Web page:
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kumbum monastery tibet protestsDharamshala — Chinese authorities are planning to turn the famous Kumbum Monastery in Northeastern Tibet in to a museum and tourist destination, according to reports from the region.

Kumbum Monastery, located in Huangzhong County in Qinghai Province, the traditionally Amdo region of Tibet, has a history of more than 600 years. Dedicated to the great Je Tsongkhapa, the founder of the Gelukpa school of Tibetan Buddhism, the monastery is, according to legends, built around a tree that is said to be the great religious leader's birth place around the year 1357.

The project to turn the historical monastery into a museum and tourist destination is meeting strong protest from the local community, including a self-formed committee of monks and locals, who in response have composed a 9-point letter of protest and sent it to the local district level government of Huangzhong County.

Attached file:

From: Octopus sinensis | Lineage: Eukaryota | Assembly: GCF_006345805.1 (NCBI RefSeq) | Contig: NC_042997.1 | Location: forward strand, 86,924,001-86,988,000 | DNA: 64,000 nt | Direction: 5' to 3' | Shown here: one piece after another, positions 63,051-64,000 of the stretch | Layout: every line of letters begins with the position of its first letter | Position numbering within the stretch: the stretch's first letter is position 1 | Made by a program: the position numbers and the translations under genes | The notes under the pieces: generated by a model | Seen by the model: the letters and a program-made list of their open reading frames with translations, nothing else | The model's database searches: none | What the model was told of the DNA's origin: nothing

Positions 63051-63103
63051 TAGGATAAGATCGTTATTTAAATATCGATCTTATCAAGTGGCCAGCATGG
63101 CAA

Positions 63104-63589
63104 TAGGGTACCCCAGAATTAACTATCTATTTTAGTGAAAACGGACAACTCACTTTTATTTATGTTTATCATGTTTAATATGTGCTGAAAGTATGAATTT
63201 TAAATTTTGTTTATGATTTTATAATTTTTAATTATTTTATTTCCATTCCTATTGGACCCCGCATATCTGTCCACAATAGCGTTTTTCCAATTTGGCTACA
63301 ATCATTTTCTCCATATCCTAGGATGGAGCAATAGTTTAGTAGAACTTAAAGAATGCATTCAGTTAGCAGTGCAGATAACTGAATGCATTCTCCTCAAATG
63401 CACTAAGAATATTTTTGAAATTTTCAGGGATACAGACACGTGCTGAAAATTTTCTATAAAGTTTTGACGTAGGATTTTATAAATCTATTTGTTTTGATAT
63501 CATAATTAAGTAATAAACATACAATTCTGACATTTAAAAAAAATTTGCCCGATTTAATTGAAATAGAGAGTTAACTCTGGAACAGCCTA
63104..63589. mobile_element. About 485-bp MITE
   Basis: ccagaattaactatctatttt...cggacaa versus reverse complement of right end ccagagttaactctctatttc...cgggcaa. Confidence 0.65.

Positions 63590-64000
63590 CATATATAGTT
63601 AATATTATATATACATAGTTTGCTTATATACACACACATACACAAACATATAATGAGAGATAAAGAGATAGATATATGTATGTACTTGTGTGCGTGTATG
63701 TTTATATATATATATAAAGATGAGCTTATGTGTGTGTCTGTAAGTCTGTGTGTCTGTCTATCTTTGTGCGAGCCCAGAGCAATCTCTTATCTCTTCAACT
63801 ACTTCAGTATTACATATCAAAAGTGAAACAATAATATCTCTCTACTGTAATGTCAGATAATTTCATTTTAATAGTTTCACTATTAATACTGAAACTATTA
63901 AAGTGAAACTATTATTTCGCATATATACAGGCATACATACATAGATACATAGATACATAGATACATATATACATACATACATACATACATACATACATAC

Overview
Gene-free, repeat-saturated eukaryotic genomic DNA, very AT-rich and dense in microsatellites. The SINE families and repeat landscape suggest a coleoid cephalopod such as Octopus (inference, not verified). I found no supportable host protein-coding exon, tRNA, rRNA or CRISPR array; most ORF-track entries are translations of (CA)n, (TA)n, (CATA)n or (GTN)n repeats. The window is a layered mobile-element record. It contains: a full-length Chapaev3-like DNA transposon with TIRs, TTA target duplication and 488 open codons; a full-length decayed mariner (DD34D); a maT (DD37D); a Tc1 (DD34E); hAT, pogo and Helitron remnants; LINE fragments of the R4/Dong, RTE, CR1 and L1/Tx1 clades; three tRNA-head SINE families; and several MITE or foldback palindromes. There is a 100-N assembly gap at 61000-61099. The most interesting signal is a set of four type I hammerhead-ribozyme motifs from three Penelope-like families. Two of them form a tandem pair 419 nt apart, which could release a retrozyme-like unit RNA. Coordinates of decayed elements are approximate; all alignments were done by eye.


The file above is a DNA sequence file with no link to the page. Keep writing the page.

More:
Citing the deep reverence for the monastery and it's value to Tibetan Buddhism, the letter states, "With it's 600 plus years of history, Kumbum Monastery is revered both inside and outside of Tibet. We strongly oppose any changes made to this holy site."

A large problem the community complains of is that as the monastery becomes a tourist destination, it will make visiting the monastery for religious practice very difficult. "From Kumbum's long history, there are hundreds of thousands of valuable artifacts inside the monastery that are admired by Tibetans, who practice making offerings and praying to these religious relics. As this historical site gets turned into a business, it will make paying religious homage to this site difficult. For our history, we cannot allow these plans, and we should be able to make homage and visit the monastery as we like."

"In reality, it is the Chinese government's duty to protect these ancient and valuable relics. Right now, locals are abiding Chinese law and following authority's guidelines, however if these plans press forward, this committee will not take responsibility for what will happen in response."

Though from this developing situation it is unclear what will happen to the monastery, locals and the monastery's monks have made it clear that they oppose any changes to the monastery.


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